The office might be far from the playground, but it’s not off limits to bullies. From a screaming boss to snubbing colleagues, bullies can create a “war zone” in the workplace.
In a recent study, bullied employees likened their experiences to a battle, water torture, a nightmare or a noxious substance. Understanding the seriousness of workplace bullying and what it feels like to get bullied could help managers put the brakes on the behavior, shown to afflict 25 to 30 percent of employees sometime during their careers.
“Many Americans are familiar with sexual and racial harassment, but not generalized workplace bullying,” said study team member Sarah Tracy of Arizona State University. Bullying can lead to higher company costs including increased employee illness, use of sick days, and medical costs, ultimately affecting productivity, she added.
Workplace bullying can include “screaming, cursing, spreading vicious rumors, destroying the target’s property or work product, excessive criticism, and sometimes hitting, slapping, and shoving.” Subtle behaviors, such as silent treatment, disregard of requests and exclusion from meetings, count as bullying.
The scientists interviewed 17 women and 10 men ranging from 26 to 72 years old, who had experienced bullying. Often, people have trouble putting into words their emotions surrounding bully behavior. So the researchers analyzed the metaphors found throughout the participants’ descriptions of bullying.
More than any other metaphor, participants characterized bullying as a contest or battle, with a female religious educator saying, “I have been maimed. … I’ve been character assassinated.” Others expressed feeling “beaten, abused, ripped, broken, scared and eviscerated,” the researchers stated in the upcoming issue of the journal Management Communication Quarterly.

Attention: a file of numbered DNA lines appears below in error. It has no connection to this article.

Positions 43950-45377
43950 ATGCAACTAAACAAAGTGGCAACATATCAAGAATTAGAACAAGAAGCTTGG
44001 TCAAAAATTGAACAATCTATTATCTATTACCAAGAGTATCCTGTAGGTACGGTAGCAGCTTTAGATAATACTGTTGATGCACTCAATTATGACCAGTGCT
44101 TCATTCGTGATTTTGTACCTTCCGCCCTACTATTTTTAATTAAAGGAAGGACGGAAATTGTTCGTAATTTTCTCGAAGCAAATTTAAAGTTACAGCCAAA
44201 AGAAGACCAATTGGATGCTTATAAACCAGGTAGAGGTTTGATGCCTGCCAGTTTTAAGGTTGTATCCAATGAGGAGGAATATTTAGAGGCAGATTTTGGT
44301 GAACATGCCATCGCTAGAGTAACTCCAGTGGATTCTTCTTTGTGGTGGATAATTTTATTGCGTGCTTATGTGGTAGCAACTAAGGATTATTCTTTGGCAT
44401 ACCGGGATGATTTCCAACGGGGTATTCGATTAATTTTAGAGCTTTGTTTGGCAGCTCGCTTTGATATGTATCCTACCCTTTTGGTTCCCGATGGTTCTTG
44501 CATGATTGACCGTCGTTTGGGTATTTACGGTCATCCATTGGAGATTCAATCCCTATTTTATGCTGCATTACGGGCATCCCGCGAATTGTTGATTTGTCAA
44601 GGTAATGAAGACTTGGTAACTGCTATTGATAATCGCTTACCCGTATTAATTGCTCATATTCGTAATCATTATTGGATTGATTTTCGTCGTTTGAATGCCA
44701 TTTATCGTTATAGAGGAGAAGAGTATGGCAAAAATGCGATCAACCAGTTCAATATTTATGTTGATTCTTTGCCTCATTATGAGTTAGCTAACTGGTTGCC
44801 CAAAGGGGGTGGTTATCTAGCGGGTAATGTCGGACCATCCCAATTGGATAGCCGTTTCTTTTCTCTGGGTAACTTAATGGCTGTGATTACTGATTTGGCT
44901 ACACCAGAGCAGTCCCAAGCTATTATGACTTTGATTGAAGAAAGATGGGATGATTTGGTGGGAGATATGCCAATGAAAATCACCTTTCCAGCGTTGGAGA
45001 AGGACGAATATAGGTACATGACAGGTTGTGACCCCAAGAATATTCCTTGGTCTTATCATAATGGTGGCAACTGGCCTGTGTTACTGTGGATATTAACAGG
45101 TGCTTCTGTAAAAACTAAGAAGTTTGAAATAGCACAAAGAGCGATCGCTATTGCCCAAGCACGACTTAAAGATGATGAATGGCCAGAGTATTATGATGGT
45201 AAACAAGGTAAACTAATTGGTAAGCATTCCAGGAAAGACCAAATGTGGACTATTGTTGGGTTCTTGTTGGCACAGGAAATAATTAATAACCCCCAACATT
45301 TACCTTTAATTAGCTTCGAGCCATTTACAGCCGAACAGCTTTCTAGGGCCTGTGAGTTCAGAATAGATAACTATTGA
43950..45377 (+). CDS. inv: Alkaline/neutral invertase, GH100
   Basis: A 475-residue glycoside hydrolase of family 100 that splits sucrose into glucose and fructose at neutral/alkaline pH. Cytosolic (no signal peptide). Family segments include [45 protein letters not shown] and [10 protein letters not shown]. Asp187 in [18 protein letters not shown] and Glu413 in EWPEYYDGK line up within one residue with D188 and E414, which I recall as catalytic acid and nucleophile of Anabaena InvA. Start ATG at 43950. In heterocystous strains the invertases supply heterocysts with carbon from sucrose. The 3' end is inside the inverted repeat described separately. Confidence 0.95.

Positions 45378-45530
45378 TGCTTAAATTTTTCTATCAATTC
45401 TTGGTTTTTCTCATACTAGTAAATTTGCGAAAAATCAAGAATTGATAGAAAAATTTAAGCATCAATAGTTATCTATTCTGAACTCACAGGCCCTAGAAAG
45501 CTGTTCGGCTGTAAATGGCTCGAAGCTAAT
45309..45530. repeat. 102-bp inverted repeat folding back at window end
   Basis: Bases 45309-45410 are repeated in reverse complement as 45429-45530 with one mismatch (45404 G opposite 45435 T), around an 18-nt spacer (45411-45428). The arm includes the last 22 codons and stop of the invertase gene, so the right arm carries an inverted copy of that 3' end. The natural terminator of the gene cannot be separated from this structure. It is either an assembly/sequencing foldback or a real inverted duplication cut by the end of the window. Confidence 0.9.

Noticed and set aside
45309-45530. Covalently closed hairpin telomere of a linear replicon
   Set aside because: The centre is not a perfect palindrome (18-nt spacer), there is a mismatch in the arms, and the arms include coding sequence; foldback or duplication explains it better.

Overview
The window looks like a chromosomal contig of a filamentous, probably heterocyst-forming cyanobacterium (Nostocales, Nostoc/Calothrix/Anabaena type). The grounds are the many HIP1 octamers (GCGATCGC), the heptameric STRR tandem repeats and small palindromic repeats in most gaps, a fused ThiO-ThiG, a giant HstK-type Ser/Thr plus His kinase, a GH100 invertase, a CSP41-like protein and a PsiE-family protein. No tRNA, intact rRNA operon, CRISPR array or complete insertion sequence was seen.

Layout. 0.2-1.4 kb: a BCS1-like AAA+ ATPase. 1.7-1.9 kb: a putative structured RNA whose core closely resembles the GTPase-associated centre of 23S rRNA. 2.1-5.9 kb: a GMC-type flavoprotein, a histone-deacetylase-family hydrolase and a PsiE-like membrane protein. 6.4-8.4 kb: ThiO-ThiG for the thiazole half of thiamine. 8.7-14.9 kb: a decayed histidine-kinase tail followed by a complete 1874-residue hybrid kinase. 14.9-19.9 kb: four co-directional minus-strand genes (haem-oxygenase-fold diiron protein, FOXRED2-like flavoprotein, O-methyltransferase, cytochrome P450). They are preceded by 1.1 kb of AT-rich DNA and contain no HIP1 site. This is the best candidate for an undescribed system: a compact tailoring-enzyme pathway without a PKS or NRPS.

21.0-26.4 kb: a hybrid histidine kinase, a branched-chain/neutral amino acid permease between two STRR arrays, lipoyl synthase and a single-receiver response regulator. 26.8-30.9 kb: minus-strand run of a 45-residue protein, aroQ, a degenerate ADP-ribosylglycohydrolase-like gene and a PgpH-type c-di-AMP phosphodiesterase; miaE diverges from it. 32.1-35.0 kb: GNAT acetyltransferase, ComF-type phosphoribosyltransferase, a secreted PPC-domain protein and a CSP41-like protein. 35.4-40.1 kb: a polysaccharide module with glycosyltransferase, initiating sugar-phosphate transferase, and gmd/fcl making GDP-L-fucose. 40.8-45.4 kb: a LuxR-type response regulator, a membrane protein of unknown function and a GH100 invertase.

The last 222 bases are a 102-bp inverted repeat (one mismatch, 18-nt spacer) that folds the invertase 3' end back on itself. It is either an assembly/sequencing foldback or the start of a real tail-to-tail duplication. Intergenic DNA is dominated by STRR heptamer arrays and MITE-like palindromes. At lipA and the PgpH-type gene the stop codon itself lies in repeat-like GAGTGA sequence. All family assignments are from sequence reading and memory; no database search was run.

The bullies were described as two-faced actors, narcissistic dictators and devils, leading workers to feel like vulnerable children, slaves and prisoners in these situations. As one employee explained, "I feel like I have 'kick me' tattooed on my forehead."
How can you take the bite out of a bully-fied office? “An important first step of changing workplace bullying, is helping people to understand that it's more than just kid stuff,” Tracy told LiveScience.
Early intervention can nip bullying in the bud before it escalates into an established pattern, one resulting in high company costs. The problem is that most bully victims keep their mouths shut, whispering their horrid experiences to close friends rather than higher-ups. The use of metaphors, the researchers suggested, is more subtle and more likely to seep into conversations both public and private.
The scientists will continue examining the prevalence and impact of workplace bullying. In another research project, which will be published in an upcoming issue of the Journal of Management Studies, they found that out of more than 400 U.S. workers surveyed, 25 percent were bullied at work.
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Jeanna served as editor-in-chief of Live Science. Previously, she was an assistant editor at Scholastic's Science World magazine. Jeanna has an English degree from Salisbury University, a master's degree in biogeochemistry and environmental sciences from the University of Maryland, and a graduate science journalism degree from New York University. She has worked as a biologist in Florida, where she monitored wetlands and did field surveys for endangered species. She also received an ocean sciences journalism fellowship from Woods Hole Oceanographic Institution.